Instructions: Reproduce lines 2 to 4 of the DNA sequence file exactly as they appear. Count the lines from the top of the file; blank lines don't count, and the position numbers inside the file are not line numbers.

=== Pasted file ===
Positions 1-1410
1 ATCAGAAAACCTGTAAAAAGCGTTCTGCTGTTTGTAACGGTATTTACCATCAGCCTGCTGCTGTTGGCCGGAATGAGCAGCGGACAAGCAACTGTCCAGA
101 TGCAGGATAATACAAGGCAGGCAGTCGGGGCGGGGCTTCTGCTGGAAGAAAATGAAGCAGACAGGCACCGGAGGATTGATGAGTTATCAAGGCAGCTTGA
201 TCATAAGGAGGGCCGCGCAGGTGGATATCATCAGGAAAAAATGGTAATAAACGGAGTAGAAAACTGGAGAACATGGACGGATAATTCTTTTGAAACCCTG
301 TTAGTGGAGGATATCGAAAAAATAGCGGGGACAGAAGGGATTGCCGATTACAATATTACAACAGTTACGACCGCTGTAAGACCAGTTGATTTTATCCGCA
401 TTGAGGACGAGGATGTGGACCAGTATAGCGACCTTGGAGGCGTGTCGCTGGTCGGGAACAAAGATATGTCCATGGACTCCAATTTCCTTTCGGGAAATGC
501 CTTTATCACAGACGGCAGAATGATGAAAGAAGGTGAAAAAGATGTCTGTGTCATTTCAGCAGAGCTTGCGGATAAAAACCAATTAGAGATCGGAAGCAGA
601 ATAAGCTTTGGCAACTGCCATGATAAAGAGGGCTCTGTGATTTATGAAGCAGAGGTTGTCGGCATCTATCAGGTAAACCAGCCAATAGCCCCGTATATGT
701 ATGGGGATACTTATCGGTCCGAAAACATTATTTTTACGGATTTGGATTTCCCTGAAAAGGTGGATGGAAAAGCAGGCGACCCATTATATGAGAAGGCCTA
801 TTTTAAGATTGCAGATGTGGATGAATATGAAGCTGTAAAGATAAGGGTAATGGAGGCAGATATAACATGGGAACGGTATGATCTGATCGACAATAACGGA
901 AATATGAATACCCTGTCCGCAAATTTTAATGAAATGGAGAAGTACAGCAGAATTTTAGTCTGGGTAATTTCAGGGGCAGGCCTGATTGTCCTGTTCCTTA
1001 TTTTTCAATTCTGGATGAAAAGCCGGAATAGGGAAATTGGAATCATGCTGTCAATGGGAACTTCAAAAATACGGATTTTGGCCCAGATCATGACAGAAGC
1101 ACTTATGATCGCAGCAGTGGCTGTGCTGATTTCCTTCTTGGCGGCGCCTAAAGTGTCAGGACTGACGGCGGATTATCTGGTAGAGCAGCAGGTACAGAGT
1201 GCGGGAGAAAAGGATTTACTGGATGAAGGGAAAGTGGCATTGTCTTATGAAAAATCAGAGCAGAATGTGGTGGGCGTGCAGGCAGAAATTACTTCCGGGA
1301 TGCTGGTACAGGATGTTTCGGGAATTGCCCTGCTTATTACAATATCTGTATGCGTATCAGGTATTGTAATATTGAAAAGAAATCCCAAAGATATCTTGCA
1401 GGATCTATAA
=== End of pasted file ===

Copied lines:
1 ATCAGAAAACCTGTAAAAAGCGTTCTGCTGTTTGTAACGGTATTTACCATCAGCCTGCTGCTGTTGGCCGGAATGAGCAGCGGACAAGCAACTGTCCAGA
101 TGCAGGATAATACAAGGCAGGCAGTCGGGGCGGGGCTTCTGCTGGAAGAAAATGAAGCAGACAGGCACCGGAGGATTGATGAGTTATCAAGGCAGCTTGA
201 TCATAAGGAGGGCCGCGCAGGTGGATATCATCAGGAAAAAATGGTAATAAACGGAGTAGAAAACTGGAGAACATGGACGGATAATTCTTTTGAAACCCTG